Heat Pipe Technology Spinoffs
A Bellows Heat Pipe
(G.P. Peterson and S. Oktay - U.S. Patent No. 4,951,740 issued August 28, 1990)
A novel bellows heat pipe to conduct heat away from electronic components to a heat sink has been developed. The heat pipe operates as a thermal switch to cool electronic components and insures that the temperatures in the components do not fall below or exceed predetermined levels. This design can be used as a stand-alone mechanism for individual microelectronic components in multicomponent modules or on a larger scale as a flexible thermal contact for electronic equipment or systems.
Heat Transfer Cylinder
(L.S. Fletcher and G.P. Peterson - U.S. Patent No. 5,119,886 issued June 9, 1992)
A heat transfer cylinder using heat pipes to provide a constant temperature surface has been developed for use in the paper industry for drying, rolling, or otherwise processing a work piece. The heat transfer cylinder includes a plurality of heat pipes around the periphery of the cylinder wall, or the heat transfer cylinder may be treated as a large heat pipe with the cylindrical surface serving as the condenser. The use of such a heat transfer cylinder could lead to a more energy efficient drying process. In addition, such a cylinder could be used for dissipation of heat in rolling mills where the work piece is a hot ingot.
Vapor Deposited Micro Heat Pipe
(M.H. Weichold, G.P. Peterson, and A.K. Mallik - U.S. Patent No. 5,179,043 January 12, 1993)
A technique has been developed by which very small micro heat pipes, approximately 35µm in diameter can be fabricated as an integral part of semiconductor devices. These heat pipes function as highly efficient heat spreaders collecting the heat from localized hot spots and dissipating over the entire chip surface. Incorporation of these heat pipes as an integral part of silicon wafers has been shown to significantly reduce the maximum wafer temperature and reduce the temperature gradients occurring across these devices.
Micro Heat Pipe Catheter for Local Tumor Hyperthermia
(L.S. Fletcher and G.P. Peterson - U.S. Patent No. 5,190,539 March 2, 1993)
A micro heat pipe catheter the size of a hypodermic needle (~1 mm) may be charged with an appropriate working fluid to assure constant temperature operation within a therapeutic temperature range of 42.5°C (108.5°F) to 43°C (109.4°F) for use in hyperthermia cancer treatments. The micro heat pipe will provide a controllable heat rate at constant temperature and may be matched to the thermal conductivity of the tissue and the degree to which the cancerous tumor is perfused. The micro heat pipe catheter may be used to treat cancerous tumors in body regions which heretofore could not the treated by other means. The micro heat pipe catheter may also be used for cryosurgery applications with appropriate support facilities.
Temperature Control Mechanisms for Micro Heat Pipe Catheters
(G.P. Peterson and L.S. Fletcher - U. S. Patent No. 5,417,686, May 23, 1995)
Temperature control mechanisms for use in conjunction with heat pipe catheters have been designed and developed. These control mechanisms include passive techniques such as gas loading, excess liquid charging, vapor flow modulation, and liquid flow modulation; and more active systems that utilize thin film technology such as a vapor deposited thermocouple for use with active feedback control mechanisms. These passive and/or active temperature control mechanisms will allow temperature control to within ± 0.02°C. These techniques when coupled with a micro heat pipe catheter constructed from any one of a number of materials and working fluids could successfully be used for tissue cauterization in surgical applications or the destruction of cancerous tissue.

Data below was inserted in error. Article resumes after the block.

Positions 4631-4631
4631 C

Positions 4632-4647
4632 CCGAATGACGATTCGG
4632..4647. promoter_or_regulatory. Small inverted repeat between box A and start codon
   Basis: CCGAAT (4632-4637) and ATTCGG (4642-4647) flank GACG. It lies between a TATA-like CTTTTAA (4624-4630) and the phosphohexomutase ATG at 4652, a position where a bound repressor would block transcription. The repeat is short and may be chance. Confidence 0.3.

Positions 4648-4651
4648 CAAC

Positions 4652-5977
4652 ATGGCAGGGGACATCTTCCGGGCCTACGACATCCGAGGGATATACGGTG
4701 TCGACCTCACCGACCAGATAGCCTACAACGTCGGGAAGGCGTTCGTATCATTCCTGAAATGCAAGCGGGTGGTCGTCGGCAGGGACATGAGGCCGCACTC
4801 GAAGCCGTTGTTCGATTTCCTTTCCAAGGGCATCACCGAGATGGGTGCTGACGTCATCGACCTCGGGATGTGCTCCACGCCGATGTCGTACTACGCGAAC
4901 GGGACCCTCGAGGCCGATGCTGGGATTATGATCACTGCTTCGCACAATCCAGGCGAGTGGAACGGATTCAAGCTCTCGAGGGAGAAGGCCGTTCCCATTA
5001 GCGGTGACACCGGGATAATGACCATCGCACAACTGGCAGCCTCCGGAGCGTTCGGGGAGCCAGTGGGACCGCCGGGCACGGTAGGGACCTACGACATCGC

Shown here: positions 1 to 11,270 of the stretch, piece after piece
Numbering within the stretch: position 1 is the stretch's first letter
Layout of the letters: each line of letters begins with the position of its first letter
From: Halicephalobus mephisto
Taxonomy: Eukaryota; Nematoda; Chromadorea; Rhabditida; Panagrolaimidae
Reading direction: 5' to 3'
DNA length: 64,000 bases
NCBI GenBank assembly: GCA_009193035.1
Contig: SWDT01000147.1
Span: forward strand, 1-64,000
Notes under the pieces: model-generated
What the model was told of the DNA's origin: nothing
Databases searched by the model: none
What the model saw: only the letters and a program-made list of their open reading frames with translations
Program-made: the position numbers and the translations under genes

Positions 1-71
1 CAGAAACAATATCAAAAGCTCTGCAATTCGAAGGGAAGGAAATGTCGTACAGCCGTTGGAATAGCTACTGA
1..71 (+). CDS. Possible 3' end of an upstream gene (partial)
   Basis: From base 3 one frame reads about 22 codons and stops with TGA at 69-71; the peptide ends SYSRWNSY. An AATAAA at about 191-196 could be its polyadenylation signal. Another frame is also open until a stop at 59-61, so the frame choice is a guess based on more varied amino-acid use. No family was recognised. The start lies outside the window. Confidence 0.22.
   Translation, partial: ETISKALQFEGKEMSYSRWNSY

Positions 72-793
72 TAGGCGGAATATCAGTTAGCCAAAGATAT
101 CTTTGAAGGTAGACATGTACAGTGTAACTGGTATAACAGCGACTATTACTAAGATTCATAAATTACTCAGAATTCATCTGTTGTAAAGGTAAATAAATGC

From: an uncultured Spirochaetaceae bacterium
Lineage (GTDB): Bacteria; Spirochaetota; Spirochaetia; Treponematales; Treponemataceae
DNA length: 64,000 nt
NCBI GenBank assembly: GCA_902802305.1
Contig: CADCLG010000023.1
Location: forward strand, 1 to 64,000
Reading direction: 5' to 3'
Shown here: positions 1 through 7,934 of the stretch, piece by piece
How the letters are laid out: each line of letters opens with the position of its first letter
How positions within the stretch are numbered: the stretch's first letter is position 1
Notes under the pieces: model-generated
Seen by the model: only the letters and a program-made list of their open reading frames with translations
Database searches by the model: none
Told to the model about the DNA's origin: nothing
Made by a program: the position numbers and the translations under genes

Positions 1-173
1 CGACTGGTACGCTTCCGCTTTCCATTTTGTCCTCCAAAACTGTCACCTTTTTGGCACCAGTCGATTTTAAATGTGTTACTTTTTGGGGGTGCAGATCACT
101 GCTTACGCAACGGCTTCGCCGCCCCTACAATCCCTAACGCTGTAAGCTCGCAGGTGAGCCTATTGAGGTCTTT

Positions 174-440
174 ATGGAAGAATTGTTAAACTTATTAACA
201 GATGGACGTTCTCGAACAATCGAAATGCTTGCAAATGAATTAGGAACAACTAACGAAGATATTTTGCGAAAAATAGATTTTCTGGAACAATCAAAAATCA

Micro Heat Pipe Panels and Method for Producing Same
(C.J. Camarda, G.P. Peterson, and D.R. Rummler - U.S. Patent No.5,527,588, June 18, 1996)
A technique has been proposed for fabricating a series of micro heat pipes into thin, flat or curved panels made of refractory materials. These panels would exhibit an extremely high effective thermal conductivity and could be used as a highly conductive outer skin for the leading edge of engine cowling or wing surfaces on hypersonic vehicles. The resulting high effective conductivity of the exterior skin would serve to spread and dissipate the heat generated by local stagnation heating on these surfaces. (Currently ITAR restricted).
Treatment Method Using a Micro Heat Pipe Catheter
(G.P. Peterson and L. S. Fletcher - U.S. Patent No. 5,591,162, January 7, 1997)
Micro heat pipes are capable of providing an acceptable method for isolating and eliminating cancerous tissue in a number of applications where traditional surgical removal is not possible. A number of new methods for applying this technology have been developed and are currently under further investigation. These techniques may provide significantly improved treatment techniques for both operable and inoperable cancerous tissue.
Coupled Flux Transformer Heat Pipes
(G. P. Peterson and S. Oktay - U.S. Patent No. 5,647,429, January 15, 1997)
A new technique has been developed to overcome the capillary limitation normally encountered in extremely long heat pipes. This technique, when combined with the advantages of flexible heat pipes with variable cross-sections can provide a highly efficient method for removing and dissipating the heat generated in the high power electronic packages developed for the computer industry.
Micro Heat Pipes with Variable Channels and Variable Contact Angles
(G. P. Peterson and H. B. Ma - Patent Pending)
A novel heat pipe design has been developed which allows the contact angle and cross-sectional area to both be varied along the axial length of a heat pipe. This concept, which has particular application in the electronics industry has the potential to significantly increase the heat transport capacity of conventional and micro scale heat pipes.